“But, to answer your question directly, I know a painting is completed when I recognise that any further activity is thoughtless.”

De Caires was born and grew up in Guyana, in the north Georgetown neighbourhood of Kingston. In 1970, when he was 13, his family emigrated to England. He studied art at Winchester College and the Royal College of Art and then at Cité des Arts International in Paris. In a review of one of his exhibitions, the art critic Tony Godfrey claimed that “his colour sense remains West Indian, yet most of his education, most of his life has been in England. In one sense he is both English and Guyanese, in another, neither. Guyana for him is, like art, both a myth and a real thing.”

In another interview, de Caires has registered his impatience with the business of national labelling of art through the artist. While he is willing to concede that he was born in the Caribbean and has never made a painting that is not for a Caribbean audience, that should not be the boundary — “I want my paintings to name themselves.”

For the past 16 years, de Caires’s work has been on display mainly in the Caribbean. But he has also had solo exhibitions at the Raab Gallery in London, Galerie JGM in Paris, ProArte in Monaco, and the Boulder Museum of Contemporary Art in Colorado. Since 1982 he has visited the Caribbean annually, staying long enough to work and exhibit regularly at the Umana Yana in Georgetown and, in Barbados, at the Barbados National Museum, the Queen’s Park Gallery, the Art Foundry, and the Zemicon Gallery. He is currently coordinator for the BFA Fine Art Studio Programme at the Barbados Community College.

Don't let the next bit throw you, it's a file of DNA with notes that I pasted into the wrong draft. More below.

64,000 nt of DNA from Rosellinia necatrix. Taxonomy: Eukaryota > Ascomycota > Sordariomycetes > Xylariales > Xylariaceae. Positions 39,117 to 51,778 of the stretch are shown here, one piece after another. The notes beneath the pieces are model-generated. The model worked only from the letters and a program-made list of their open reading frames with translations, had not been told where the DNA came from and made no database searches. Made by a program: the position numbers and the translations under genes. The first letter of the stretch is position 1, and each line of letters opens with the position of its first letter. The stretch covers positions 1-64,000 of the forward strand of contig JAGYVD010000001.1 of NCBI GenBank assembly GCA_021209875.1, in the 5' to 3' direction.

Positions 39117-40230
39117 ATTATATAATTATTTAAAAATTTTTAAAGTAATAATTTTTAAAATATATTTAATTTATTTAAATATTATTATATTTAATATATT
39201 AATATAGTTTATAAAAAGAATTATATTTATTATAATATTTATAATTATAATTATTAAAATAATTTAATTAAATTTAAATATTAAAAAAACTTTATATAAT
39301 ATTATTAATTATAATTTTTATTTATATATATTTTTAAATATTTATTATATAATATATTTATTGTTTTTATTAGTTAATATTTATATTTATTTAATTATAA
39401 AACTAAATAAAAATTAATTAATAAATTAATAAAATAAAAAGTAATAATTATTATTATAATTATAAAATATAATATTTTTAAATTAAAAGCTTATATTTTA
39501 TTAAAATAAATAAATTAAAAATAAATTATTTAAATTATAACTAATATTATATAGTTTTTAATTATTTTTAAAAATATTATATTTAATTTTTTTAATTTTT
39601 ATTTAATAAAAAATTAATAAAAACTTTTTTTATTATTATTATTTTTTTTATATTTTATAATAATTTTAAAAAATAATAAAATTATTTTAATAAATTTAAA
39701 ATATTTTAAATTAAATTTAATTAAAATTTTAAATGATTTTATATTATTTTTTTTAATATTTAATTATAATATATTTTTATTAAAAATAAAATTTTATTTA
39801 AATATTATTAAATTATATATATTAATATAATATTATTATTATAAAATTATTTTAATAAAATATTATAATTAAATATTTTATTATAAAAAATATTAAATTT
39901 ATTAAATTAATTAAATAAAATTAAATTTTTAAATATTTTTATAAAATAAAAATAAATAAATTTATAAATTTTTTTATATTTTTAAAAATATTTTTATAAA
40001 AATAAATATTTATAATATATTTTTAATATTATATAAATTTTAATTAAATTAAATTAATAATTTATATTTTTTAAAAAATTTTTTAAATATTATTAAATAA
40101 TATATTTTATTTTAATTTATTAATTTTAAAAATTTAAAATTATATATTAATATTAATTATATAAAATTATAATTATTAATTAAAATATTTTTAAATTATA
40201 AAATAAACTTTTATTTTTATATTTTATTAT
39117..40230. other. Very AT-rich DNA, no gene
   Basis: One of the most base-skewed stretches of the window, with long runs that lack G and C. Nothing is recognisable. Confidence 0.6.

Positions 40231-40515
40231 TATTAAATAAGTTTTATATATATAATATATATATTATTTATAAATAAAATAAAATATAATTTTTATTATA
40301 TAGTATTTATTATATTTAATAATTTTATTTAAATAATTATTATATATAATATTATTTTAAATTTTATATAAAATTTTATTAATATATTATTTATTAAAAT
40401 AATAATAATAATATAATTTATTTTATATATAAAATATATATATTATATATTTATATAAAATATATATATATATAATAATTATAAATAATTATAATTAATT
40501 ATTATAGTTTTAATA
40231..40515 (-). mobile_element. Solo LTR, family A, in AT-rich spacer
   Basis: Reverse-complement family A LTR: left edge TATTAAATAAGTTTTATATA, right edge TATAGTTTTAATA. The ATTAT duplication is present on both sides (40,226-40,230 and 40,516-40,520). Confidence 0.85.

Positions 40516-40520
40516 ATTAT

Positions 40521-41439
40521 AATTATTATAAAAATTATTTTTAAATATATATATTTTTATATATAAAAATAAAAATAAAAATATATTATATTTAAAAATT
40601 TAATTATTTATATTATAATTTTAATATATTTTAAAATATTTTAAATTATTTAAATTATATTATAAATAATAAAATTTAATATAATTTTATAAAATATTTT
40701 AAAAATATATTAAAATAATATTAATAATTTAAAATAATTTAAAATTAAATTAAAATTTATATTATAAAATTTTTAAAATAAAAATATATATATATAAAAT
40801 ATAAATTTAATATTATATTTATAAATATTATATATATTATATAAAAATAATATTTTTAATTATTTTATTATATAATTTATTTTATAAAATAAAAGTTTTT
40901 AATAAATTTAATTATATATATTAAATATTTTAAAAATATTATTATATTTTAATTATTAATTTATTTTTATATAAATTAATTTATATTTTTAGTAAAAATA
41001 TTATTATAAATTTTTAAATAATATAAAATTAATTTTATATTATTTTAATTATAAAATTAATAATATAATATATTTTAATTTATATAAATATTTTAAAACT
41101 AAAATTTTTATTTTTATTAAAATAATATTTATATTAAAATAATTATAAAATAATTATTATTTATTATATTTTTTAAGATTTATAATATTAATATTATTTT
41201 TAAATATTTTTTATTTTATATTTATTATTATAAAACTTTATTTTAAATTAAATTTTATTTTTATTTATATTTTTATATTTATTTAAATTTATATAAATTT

Philip Nanton

Dennis de Caires’s show of new work, “St George’s Paintings”, opens at Lancaster House, St James, Barbados, on 2 March, 2006. He is represented in Barbados by the Zemicon Gallery

Art versus stigma

During Trinidad Carnival 2006, one of the video crews roaming Port of Spain was not filming the costumes or the parading bands, but asking people about HIV/AIDS. In the midst of the festivities artist Tamara Zeta Sanowar-Makhan was conducting random interviews on the streets, working on the final phase of her documentary film Stigma.

One of the storylines deals with what Sanowar-Makhan’s family suffered after her grandfather contracted leprosy, more than 60 years ago. Oswald Nahum Sanowar was treated at the leprosarium on Chacachacare — an island off Trinidad’s north-west peninsula — from 1940 to 1944. He was fully cured, and lived another 50 years, working as a pharmacist and photographer in San Fernando, but his daughter — Tamara’s mother — felt the shadow of being “the leper’s daughter” as far away as Canada, where she migrated to raise her family.

Sanowar-Makhan was the middle child of four girls and a boy. She cherishes her multi-racial — African, Indian, Amerindian, and Syrian — heritage, but only recently started to investigate her Trinidadian roots. When she was made to feel ashamed of her grandfather’s illness, she realised she had to look more closely into its origin, and by extension to consider present-day afflictions that cause similar reactions of shame and stain.